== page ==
The international community’s adoption of the 2030 Sustainable Development Goals (SDGs) has positioned the food and agriculture sector as a catalyst for achieving inclusive global growth and eradicating poverty and hunger.
Africa is well placed to attain the universal set of goals. African heads of State and government have courageously agreed to eradicate hunger by 2025. This is a great challenge—as Africa has aimed higher—but also a great opportunity. The next few years will thus be crucial for Africa if we are to go down in history as the Zero Hunger Generation.
Under the theme ‘Transforming African Agri-food systems for inclusive growth and shared prosperity’, Food and Agriculture Organisation (FAO) is meeting the continent’s agricultural leaders during its biennial regional conference taking place in Abidjan, Côte d’Ivoire from April 4 to 8 2016.
This is a timely event for a number of reasons.
First, it draws on the momentum created by the 2014 Malabo Declaration through which African leaders called for a fundamental shift in the continent’s agricultural and rural development, in line with the aspirations of Africa Union’s Agenda 2063, which emphasises unity, self-reliance, integration and solidarity. Also in 2014, African nations joined other states in adopting the Rome Declaration and its related Framework for Action at the Second International Conference on Nutrition.
Second, FAO’s Regional Conference also comes hard on the heels of the recent COP 21 climate change agreement which presents Africa with numerous opportunities to develop its climate adaptation and mitigation responses.
Africa is already feeling the impacts of climate change, including an increase in the severity and frequency of droughts, floods and other extreme weather events. A clear example of this is the current El Niño with its devastating effects on the livelihoods of farmers and agro-pastoralists in Eastern and Southern Africa. Climate change will also increase the risk of trans-boundary plant and animal pests and diseases, which will need control and adequate responses.
A number of other challenges lie ahead that the continent’s leaders must embrace and turn into opportunities.
It is expected that over half of the projected global population growth between now and 2050 will occur in Africa-adding 1.3 billion people to the continent’s population.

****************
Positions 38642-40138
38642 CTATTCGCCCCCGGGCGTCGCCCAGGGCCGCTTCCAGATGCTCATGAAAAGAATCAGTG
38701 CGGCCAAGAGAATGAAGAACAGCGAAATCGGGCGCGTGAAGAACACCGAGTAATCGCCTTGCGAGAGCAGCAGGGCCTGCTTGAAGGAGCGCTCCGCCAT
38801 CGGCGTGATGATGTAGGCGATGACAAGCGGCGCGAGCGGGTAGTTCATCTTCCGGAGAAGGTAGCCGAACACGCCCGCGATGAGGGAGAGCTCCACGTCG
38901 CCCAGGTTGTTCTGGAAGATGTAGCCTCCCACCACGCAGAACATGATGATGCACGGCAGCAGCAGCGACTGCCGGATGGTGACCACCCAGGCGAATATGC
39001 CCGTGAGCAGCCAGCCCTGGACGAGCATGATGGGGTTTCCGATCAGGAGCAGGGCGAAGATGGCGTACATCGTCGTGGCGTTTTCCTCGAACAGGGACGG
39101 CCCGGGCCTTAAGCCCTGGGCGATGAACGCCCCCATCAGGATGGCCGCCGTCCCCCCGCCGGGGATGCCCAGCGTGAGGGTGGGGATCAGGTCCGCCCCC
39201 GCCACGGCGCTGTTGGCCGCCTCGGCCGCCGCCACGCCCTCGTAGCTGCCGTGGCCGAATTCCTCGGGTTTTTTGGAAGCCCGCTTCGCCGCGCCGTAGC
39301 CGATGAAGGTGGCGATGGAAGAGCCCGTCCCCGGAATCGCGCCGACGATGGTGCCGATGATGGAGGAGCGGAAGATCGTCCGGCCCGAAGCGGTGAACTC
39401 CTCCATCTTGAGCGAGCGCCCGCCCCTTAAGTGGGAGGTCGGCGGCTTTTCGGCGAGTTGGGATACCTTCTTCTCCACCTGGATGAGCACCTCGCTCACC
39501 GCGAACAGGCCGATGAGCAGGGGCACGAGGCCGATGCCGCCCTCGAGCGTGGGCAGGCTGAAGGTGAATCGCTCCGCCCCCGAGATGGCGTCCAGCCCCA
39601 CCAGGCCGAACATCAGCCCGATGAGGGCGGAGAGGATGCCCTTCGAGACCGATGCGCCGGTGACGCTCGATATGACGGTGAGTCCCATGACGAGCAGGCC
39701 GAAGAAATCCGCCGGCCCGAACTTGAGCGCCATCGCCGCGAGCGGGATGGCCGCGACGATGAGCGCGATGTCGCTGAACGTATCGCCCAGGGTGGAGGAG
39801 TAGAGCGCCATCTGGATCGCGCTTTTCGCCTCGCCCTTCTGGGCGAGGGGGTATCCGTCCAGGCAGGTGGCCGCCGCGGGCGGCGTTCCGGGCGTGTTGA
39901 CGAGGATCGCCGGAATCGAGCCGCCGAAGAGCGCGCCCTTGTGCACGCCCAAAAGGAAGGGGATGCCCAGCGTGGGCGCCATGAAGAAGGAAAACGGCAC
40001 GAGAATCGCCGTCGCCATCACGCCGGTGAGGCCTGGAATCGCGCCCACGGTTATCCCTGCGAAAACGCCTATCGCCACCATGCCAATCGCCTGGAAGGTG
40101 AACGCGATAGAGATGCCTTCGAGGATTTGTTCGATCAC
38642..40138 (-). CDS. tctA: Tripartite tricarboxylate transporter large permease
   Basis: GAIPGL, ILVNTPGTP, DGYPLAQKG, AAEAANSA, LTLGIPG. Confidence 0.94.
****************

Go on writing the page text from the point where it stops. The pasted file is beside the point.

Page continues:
African agriculture markets are projected to surpass $1 trillion over the next 30 years. These demographic and economic trends represent both a huge opportunity and a challenge for African Agriculture and the agri-food system.
By investing in African food systems on the way we produce, collect, store, transport, process, package and distribute foods, we can produce the food Africans eat and create a dynamic sector that generates jobs and livelihoods for our youth. By investing in African institutions to educate people, establish and rigorously apply food standards and to monitor food safety, we can improve our diets and our health and create a more nutritious food system.
African governments will need to re-engage in the systematic implementation of sound rural development policies and programmes that maximise opportunities for young people and farmers to strengthen their capacities and facilitate access to sustainable technologies and productive resources needed to drive broad-based growth in the agricultural sector and rural economy.
Africa currently imports $50 billion in food. Persistent food import dependency remains a serious problem for many African countries, especially as high food import bills take money away from other important development agendas without resolving food insecurity.
Dependence on food imports should not be the rule. Africa has the potential to be not only self-sufficient but also to become a major food exporter to the rest of the world.
Now is the time for African leaders to act together. By doing so, they can ensure that their continent can achieve, in a sustainable and environmentally sound way, a better future for all. n